And we finally met Kerri. She was so lovely. You bragged about her to me so many times. How smart she was – studying to be a doctor. How gorgeous she was. How did a putz like you end up with a beauty like that? Hey? We loved meeting her. And she loved you.
I remember reading about Paige Craig’s skiing accident. Lots of broken bones. And I saw that you posted a note that said something like, “Dude. Holler if you need anything at all and I’m on the next flight.” And I remember thinking to myself at the time that I knew you really meant it. For most people that would be just words.
You lived your commitments.
And now you’re gone. And it’s too early. And I have a tear in my eye. And I’m not a crier. You weren’t supposed to leave us this early, Jody. Damn you.
I had a laugh reading a message on Facebook. It was written by somebody who knew your true spirit. Somebody who knew what you’d be thinking looking down at us all. For one, you’d be thinking, “Suster, stop being such a wussy.”
[Jody] showed me his latest tattoo. I was incredulous. What kind of jackass puts “i am awesome” across the back of his wrist? Before I could speak, as I was raising my eyes to his, he looked at me and answered the question with his trademark gigantic smile before I could ask it.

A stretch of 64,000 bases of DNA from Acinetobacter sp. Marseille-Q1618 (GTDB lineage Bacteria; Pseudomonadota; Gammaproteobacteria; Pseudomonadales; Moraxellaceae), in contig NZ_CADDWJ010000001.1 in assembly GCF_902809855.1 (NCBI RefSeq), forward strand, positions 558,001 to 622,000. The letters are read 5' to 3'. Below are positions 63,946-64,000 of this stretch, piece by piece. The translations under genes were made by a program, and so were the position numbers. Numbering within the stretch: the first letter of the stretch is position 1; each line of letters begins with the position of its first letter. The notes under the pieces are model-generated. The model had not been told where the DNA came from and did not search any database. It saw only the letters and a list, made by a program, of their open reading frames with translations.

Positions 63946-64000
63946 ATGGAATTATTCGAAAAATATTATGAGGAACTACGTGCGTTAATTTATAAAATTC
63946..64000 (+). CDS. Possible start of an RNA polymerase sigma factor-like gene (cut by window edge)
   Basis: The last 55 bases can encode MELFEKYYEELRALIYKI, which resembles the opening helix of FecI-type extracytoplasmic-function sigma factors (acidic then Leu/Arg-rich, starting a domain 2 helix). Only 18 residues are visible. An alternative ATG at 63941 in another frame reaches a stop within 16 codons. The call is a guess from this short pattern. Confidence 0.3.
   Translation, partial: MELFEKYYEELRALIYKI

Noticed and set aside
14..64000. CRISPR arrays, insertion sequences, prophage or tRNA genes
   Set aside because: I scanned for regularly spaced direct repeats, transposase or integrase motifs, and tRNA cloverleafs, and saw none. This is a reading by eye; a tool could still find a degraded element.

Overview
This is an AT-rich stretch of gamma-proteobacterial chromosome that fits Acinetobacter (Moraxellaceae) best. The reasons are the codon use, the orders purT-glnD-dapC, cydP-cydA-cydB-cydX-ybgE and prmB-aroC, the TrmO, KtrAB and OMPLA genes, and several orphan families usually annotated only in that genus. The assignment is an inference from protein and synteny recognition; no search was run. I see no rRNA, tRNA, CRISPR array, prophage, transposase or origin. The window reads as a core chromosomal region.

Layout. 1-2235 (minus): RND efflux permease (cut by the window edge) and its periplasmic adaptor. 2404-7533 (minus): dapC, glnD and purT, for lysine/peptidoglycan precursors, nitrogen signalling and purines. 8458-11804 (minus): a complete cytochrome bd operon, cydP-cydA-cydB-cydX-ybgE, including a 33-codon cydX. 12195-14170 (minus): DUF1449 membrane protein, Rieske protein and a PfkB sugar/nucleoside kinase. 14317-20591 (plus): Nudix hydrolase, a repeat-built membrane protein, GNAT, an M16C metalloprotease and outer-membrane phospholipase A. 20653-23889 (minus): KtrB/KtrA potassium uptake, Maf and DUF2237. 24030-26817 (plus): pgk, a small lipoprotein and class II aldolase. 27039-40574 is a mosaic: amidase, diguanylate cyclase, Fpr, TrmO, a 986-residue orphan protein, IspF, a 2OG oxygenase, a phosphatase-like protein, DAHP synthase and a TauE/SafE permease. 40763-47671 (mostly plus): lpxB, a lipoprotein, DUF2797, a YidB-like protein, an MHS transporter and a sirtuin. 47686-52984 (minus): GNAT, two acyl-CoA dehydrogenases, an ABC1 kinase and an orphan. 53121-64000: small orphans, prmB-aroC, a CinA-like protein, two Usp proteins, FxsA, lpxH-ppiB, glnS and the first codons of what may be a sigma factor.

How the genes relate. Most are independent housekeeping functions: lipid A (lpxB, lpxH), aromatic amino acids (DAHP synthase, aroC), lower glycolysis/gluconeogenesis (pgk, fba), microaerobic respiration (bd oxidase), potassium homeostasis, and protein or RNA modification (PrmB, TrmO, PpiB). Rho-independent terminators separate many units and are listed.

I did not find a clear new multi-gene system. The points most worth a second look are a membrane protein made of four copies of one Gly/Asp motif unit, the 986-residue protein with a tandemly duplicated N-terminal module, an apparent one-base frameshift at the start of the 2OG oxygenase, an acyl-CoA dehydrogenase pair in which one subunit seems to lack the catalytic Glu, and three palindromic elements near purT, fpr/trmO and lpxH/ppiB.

“Because I am.”
Your trademark gigantic smile. How precious. You are awesome, Jody.
And only you had the juevos to pull off that tattoo.
Life isn’t perfect. And I’m sure you had demons. And a past. And your struggles with the future. And with living up to expectations you set with those around you. And whatever information I absorb about you in the future – and I referenced you way back when so I know your life wasn’t perfect – I know that the true core of Jody Sherman was a kind, caring, giving, emotional, flawed, smart, ambitious, competitive person.
We all saw that in you, Jody. Your imperfections. And we loved you anyways. I wish you knew that.
Ok. Ok. Shut up, man. I’ll stop tearing up.
But please, rest in peace, Jody. I’ll miss you.
And thanks for leaving us your afterlife photo. It’s how I’ll remember you.